Total Therapy Blog

High blood pressure? Try exercise snacking.

This article was written by our KinesiologistCarly Peterson.

I am drawn to using exercise as medicine not only to restore function and improve health, but to instil self-reliance and confidence. Having been injured a few times myself, I appreciate that our bodies aren’t the only parts of us that suffer when we’re hurt, and I’ve learned the value of a rehab plan that reflects the need for individualization.

High blood pressure? Try exercise snacking.

Are you a snacker? As we approach the holiday season, why not try on a new habit to improve your health? You know exercise makes you healthier, but it can be difficult or intimidating to get into a routine. The good news is that you can take the same convenience of food snacking and apply it to exercise snacking! Exercise snacks are short bouts of exercise performed several times throughout your day. They help break up sedentary time and increase your overall activity one bite at a time. Not only is it convenient and accessible, but it’s an effective non-pharmaceutical method of managing high blood pressure. You can do this at home or at work without equipment or a gym membership. Read on to get started!

How can exercise snacks improve my high blood pressure?

High blood pressure (hypertension) is a prominent risk factor contributing to many prevalent chronic conditions, including cardiovascular disease, stroke, and severe kidney damage. When you exercise regularly, your heart gets stronger, so it doesn’t have to work as hard to pump blood. Less effort means lower pressure throughout your arteries, and lower systolic pressure (the top number in your blood pressure reading).

In the hours following either resistance or aerobic exercise, blood pressure decreases, making exercise an excellent non-pharmacological treatment option. If you can make time to snack throughout the day, this effect can last all day, giving your body some relief from the damaging effects of hypertension. You can even decrease your need for medication. That’s great news!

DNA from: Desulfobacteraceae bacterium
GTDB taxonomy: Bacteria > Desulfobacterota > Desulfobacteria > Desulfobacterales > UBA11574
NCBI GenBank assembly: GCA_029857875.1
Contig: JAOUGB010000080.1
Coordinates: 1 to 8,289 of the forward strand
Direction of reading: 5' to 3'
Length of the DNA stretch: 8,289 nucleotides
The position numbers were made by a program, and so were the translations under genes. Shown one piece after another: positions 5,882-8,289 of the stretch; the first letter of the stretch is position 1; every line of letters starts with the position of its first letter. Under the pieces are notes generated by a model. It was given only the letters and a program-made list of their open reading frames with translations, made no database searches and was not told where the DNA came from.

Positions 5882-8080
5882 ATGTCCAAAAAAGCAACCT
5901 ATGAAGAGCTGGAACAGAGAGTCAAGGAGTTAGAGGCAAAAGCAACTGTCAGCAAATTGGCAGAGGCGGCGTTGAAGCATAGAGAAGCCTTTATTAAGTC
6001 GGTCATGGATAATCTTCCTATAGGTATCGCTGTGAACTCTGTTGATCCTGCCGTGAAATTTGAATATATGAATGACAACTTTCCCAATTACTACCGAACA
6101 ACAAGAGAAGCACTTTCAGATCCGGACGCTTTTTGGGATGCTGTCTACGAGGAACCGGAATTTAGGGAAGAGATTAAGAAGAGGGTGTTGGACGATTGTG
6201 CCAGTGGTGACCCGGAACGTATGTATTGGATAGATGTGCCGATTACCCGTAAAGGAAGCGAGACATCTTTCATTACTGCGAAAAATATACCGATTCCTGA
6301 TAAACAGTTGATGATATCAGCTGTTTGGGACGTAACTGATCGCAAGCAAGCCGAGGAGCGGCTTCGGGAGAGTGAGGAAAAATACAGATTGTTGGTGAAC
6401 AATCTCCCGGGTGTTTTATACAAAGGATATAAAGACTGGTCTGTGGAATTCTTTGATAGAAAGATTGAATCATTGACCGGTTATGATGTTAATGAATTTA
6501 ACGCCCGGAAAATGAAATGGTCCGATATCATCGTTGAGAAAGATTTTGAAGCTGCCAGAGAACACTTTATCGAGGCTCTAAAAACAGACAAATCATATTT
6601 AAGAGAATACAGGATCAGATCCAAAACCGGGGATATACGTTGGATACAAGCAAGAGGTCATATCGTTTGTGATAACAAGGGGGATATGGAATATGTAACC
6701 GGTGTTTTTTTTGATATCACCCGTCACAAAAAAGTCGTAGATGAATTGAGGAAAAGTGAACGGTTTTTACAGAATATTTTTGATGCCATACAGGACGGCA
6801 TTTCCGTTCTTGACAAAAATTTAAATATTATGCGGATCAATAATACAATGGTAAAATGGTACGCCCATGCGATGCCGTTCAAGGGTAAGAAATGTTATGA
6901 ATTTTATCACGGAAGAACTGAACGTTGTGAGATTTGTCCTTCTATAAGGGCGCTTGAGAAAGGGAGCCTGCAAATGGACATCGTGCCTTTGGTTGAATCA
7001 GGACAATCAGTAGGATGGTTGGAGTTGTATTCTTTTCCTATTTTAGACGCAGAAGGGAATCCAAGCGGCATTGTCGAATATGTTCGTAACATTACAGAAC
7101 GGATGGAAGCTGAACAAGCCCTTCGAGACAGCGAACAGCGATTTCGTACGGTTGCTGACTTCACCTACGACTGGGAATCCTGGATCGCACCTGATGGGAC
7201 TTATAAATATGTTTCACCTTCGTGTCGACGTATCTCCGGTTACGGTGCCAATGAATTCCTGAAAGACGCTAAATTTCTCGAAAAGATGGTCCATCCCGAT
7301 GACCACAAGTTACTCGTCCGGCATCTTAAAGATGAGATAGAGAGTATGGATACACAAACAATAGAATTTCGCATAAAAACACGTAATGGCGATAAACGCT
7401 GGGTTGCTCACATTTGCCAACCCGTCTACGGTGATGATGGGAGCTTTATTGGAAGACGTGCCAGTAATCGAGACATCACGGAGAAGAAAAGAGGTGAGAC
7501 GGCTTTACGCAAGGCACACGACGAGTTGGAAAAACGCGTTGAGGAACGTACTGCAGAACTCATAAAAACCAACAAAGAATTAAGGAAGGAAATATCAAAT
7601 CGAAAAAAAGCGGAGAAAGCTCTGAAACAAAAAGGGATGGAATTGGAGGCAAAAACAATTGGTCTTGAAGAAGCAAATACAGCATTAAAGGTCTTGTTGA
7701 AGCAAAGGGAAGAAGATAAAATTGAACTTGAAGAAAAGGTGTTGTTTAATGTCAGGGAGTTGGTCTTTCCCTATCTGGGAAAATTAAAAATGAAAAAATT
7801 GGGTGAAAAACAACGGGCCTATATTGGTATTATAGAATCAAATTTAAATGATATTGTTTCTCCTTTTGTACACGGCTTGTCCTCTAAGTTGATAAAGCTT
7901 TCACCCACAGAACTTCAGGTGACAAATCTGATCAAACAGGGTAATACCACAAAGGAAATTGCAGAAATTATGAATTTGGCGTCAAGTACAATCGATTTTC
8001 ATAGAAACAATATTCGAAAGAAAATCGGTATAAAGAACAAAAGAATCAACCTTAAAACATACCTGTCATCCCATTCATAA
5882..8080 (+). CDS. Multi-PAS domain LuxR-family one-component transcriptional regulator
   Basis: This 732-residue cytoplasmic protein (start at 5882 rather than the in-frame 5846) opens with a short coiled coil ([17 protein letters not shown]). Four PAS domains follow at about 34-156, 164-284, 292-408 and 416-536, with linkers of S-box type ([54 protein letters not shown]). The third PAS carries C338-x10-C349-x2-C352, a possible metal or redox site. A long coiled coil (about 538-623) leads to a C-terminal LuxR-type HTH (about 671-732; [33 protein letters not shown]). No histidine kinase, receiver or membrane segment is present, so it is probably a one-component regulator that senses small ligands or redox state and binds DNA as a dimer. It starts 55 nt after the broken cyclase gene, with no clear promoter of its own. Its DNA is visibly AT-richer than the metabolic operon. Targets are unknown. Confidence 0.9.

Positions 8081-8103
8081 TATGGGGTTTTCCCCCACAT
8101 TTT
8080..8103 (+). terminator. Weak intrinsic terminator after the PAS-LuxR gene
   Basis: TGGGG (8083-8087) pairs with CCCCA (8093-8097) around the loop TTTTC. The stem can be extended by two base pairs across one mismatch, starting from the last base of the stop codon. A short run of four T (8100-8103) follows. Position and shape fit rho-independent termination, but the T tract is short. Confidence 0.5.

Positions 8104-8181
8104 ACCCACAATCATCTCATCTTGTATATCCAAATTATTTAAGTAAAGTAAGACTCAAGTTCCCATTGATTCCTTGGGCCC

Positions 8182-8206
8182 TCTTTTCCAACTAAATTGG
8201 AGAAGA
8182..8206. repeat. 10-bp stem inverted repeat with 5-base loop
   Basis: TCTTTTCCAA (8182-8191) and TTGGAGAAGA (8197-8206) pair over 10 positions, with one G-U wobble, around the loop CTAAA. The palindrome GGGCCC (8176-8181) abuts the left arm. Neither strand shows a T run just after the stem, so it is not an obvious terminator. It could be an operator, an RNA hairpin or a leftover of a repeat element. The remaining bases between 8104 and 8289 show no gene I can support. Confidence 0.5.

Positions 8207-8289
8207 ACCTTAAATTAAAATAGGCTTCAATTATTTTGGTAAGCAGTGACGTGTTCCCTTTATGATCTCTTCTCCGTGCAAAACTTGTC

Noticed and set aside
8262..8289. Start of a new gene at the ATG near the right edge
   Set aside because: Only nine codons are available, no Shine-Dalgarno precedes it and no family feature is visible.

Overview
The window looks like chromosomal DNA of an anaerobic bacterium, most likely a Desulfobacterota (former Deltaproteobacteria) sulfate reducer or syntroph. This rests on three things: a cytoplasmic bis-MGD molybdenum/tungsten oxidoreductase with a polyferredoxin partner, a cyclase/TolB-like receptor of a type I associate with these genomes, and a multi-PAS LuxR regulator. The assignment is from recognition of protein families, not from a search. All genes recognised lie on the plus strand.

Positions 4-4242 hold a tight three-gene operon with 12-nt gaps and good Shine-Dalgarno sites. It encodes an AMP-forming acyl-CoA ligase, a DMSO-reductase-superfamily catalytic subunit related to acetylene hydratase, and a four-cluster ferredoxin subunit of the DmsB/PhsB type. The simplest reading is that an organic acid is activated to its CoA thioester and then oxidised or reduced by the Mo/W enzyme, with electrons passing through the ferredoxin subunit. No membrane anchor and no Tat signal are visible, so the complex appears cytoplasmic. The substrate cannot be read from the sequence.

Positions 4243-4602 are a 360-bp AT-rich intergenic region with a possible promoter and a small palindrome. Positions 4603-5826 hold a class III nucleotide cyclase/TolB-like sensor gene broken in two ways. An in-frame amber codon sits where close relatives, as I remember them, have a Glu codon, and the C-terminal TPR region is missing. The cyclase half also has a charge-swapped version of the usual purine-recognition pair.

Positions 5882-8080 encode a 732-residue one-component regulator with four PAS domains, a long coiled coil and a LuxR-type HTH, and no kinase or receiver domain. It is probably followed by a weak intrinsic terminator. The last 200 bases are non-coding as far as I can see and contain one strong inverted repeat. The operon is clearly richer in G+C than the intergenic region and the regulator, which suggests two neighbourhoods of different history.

Recommendations

The best health outcomes happen when you do a mix of resistance and cardiovascular exercises. Jogging, cycling, dancing, brisk uphill walking, or stair climbing all count as cardiovascular exercise. Resistance exercises can use weights, your own bodyweight, bags of groceries, or even agreeable toddlers. You can choose whichever exercises you like the most, as long as it’s pain-free, gets you sweating, and your heart beating harder.

Ideally, aim to hit 150 minutes of exercise every week. While this number may seem intimidating, it doesn’t have to happen all at once! Three seven-minute bouts of exercise every day of the week will get you there. If that’s a bit out of reach for now, start with one or two exercise snacks most days of the week and work up to more frequent sessions.

Sample snacks

Morning (6-10 minutes):

  • 10 hip bridges
  • 10 squats (or sit-to-stand from a chair)
  • Dance to your favourite song

Midday (7-15 minutes):

  • 5 minutes of stair climbing
  • Brisk walk in the corridors or outdoors

Evening (7-15 minutes):

  • Bicep curls with light-moderate weight (dumbbells, water bottles, milk jug, etc)
  • Brisk walk after dinner with your family

When you’re performing resistance exercises, keep breathing throughout the exercise, and avoid lifting heavy weight overhead. Start light, and increase weight gradually. If you have very high or poorly-controlled blood pressure, visit your doctor before you start exercising.

And remember, if movement is painful or uncomfortable, or if you just need some ideas to get started, you’re not alone. Come visit us in the clinic and we’ll help you find your groove!

References

https://www.ncbi.nlm.nih.gov/pubmed/17301622

https://www.ncbi.nlm.nih.gov/pmc/articles/PMC4914008/

https://www.mayoclinic.org/diseases-conditions/high-blood-pressure/in-depth/high-blood-pressure/art-20045868

https://www.ncbi.nlm.nih.gov/pmc/articles/PMC2936915/

 

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